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RED LICK, TX
RED LICK, TEXAS. Red Lick is a small town located off Farm Road 2148 about seven miles west of Texarkana in northeastern Bowie County. The community began in the 1860s and was named by residents who observed that a nearby red clay hill served as a salt lick for area deer. By the late 1800s social life centered around the Red Lick Methodist Episcopal Church, South, founded in 1885. The Bob Bonner family donated land for the wooden structure that also functioned as a lodge hall and school. Eventually a cemetery was located on an adjacent tract to the north. Church records in the early 1890s listed seventy names, and in 1906 church trustees included members of the Hargis, Earnest, Edwards, Medley, and White families. In 1909 a fire destroyed the church, but the congregation constructed another two-story building on that site. That structure suffered heavy damage in June 1935 when a tornado hit the community. Red Lick maintained its country school throughout the decades just prior to and after World War II. Farm Road 2148 was built through the area in the 1950s. In 1968 the church name was changed to Red Lick United Methodist Church. No population figures were available for Red Lick throughout most of the twentieth century until 1990, when the village had an estimated 448 residents. The Methodist church received a historical marker in 1992. Residents, concerned over the encroachment of nearby Texarkana, voted to incorporate Red Lick in 1997, and in 2000 the town had a mayor and council and a volunteer fire department. The population was 853.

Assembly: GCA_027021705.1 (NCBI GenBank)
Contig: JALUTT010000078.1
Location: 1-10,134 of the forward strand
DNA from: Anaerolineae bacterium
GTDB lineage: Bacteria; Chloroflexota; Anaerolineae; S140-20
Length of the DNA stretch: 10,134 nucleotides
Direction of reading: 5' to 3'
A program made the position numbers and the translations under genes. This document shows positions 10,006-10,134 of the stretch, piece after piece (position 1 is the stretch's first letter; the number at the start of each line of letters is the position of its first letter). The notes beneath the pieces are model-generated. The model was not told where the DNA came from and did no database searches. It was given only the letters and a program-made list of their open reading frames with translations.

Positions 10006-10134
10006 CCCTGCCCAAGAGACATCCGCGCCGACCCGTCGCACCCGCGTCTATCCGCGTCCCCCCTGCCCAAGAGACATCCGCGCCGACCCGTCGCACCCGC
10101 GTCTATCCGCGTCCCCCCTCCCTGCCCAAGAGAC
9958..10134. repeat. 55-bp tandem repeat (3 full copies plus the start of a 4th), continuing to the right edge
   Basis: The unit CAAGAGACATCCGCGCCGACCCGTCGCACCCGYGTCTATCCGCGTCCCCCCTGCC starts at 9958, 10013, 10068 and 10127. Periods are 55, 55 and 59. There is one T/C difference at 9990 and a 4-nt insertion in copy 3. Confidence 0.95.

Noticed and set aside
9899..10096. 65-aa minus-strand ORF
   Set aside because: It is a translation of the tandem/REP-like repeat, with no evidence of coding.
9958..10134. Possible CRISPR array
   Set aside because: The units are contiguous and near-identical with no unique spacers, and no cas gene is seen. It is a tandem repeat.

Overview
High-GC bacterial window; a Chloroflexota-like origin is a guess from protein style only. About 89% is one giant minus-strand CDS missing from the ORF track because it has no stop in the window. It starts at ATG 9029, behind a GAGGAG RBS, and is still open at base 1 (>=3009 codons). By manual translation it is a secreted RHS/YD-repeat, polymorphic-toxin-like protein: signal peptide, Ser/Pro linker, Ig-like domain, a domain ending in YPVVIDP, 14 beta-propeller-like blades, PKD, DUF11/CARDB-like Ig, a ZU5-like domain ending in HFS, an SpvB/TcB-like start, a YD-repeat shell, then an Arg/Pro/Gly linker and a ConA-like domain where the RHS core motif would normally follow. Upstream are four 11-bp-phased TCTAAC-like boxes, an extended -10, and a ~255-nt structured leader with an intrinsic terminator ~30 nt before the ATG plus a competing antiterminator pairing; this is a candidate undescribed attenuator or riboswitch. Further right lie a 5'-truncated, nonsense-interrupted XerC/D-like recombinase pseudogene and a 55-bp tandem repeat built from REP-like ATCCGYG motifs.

BIBLIOGRAPHY:Red Lick Community website (http://www.usroots.com/~jmautrey/towns/Red%20Lick), accessed April 5, 2004. Marker Files, Texas Historical Commission, Austin.
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The following, adapted from the Chicago Manual of Style, 15th edition, is the preferred citation for this article.Handbook of Texas Online, Laurie E. Jasinski, "RED LICK, TX," accessed February 23, 2019, http://www.tshaonline.org/handbook/online/articles/HLR53.
Uploaded on June 15, 2010. Published by the Texas State Historical Association.